This month in West Lafayette, IN — as well as all across the country — friends, and loved ones will be sitting down to a Thanksgiving Day feast complete with turkey, mashed potatoes and gravy, stuffing, cranberry sauce, a variety of sides, and of course, pumpkin-spice something for dessert. Today Collegiate Communities Blog has references for roasting a turkey, plus some options for alternative main courses you can try for a fun way to spice things up.
There are plenty of ways to prepare and roast a turkey: you could stuff it, roast it in a cooking bag, brine it, braise it, and even grill or deep fry it. Whatever your preferred method, be sure to let it rest for 15 to 20 minutes so it can finish cooking and so you can make the gravy.
If you want to add some color to this classic meat, while you’re preparing the turkey, prepare a few bowls for your color solution: add a few drops of one color food coloring in a mixture of melted butter and wine. Do this for a few different colors, and then inject each color separately throughout the bird and cook normally.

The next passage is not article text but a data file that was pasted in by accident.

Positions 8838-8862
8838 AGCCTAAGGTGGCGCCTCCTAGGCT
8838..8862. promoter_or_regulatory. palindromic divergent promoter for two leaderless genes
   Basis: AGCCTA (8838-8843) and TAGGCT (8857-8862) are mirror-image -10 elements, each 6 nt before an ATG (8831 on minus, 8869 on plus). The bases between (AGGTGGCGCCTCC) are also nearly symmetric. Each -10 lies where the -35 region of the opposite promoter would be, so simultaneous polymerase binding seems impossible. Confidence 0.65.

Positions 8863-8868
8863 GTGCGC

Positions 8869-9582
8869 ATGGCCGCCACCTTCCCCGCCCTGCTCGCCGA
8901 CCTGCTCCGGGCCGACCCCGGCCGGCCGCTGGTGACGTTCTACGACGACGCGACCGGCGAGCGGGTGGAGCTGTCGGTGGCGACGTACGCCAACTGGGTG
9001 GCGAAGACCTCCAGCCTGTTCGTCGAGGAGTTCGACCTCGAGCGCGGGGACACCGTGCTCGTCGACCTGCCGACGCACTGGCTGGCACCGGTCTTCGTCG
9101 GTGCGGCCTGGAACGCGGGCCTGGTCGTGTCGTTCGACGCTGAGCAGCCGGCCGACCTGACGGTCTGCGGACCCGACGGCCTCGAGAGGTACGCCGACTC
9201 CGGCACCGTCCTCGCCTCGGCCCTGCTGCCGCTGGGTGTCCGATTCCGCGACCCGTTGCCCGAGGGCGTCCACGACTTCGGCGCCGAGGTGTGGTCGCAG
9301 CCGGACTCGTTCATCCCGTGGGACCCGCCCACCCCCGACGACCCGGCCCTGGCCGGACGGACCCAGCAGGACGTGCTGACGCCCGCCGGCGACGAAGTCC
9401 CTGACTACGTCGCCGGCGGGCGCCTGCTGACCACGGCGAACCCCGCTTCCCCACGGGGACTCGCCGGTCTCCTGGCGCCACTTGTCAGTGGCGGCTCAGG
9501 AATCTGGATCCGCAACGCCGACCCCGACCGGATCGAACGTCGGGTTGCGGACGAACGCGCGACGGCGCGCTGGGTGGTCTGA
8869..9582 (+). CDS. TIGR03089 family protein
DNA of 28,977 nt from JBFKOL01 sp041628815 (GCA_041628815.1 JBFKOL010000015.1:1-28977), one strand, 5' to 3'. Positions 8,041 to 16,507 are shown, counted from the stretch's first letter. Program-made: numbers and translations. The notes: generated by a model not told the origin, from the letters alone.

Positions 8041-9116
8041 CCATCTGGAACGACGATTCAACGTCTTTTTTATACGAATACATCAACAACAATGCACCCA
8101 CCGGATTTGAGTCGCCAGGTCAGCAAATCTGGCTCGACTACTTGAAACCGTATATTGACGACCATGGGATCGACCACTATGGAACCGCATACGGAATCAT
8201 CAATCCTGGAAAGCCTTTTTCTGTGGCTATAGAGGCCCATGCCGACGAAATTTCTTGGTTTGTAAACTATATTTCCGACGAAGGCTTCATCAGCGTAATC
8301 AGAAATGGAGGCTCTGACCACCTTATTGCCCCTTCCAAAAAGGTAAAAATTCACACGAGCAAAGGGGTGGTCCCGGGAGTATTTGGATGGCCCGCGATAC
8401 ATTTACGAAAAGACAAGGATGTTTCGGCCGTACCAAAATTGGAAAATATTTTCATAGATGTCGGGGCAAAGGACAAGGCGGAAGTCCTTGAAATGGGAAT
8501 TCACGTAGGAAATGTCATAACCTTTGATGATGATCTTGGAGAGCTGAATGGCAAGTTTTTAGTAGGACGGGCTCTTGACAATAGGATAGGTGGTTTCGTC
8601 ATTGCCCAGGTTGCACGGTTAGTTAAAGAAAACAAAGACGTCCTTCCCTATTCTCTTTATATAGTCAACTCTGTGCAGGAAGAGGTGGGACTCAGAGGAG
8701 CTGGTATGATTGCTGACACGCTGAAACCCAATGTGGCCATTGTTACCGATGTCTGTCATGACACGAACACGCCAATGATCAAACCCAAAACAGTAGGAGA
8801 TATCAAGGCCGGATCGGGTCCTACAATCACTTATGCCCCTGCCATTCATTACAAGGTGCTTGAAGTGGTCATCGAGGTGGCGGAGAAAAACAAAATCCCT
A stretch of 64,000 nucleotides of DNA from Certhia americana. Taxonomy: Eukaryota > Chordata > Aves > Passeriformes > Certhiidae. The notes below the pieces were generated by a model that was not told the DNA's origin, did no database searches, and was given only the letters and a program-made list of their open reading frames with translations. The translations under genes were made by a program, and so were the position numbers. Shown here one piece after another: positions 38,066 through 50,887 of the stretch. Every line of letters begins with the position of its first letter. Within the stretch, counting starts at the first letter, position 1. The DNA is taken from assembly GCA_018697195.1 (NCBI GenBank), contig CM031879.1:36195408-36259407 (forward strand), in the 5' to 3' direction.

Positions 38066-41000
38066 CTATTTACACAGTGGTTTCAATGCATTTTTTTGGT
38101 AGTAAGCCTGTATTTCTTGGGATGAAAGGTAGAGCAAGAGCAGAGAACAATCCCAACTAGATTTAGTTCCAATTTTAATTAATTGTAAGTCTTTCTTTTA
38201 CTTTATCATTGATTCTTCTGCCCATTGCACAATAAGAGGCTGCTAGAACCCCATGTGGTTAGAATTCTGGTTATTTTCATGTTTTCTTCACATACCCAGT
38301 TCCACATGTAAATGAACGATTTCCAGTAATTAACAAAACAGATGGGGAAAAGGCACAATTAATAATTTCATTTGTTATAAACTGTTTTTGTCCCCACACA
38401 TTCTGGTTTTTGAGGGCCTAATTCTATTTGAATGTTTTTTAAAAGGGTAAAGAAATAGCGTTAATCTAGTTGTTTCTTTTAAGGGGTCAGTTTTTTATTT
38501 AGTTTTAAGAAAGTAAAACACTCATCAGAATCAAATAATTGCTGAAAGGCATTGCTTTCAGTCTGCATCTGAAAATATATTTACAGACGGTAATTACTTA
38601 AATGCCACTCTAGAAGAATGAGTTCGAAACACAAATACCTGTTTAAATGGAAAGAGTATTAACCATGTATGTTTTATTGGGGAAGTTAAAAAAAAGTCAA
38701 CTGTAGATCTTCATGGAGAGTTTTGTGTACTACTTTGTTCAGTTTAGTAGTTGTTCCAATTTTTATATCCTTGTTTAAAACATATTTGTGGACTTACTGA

Of course, the tie-dye effect may not be effective for everyone, especially if you’re using giblets to make gravy. The giblets can be used, but they’ll be a greyish, not very visually appetizing color. So we advise substituting chicken broth for the giblets to make the gravy. Then you can simply enjoy the tie-dyed display when you carve the turkey.
If turkey just isn’t your thing (tie-dyed or otherwise), perhaps a Thanksgiving ham will do instead! We like this recipe for Golden Clove Glazed Ham from McCormick for a change of pace. This also works well if you have a large group and want to have a second meat dish.
Take your Thanksgiving dinner to another level by trying this beautiful dish! This is perfect if you’re only going to be serving dinner to a few people. And it’s fancy enough that it’ll leave a long-lasting impression anyone will love.
Don’t forget the people who can’t or choose not to eat meat! The Daily Meal has a great tofu turkey roll-up recipe you can try. Or you can scroll through Greatist’s 33 vegetarian Thanksgiving recipes (not made with tofurkey) to find something that looks perfect for exactly what you need.
What is your favorite way to make turkey? Share in the comments so we can try it. Happy Thanksgiving to everyone in our apartment community!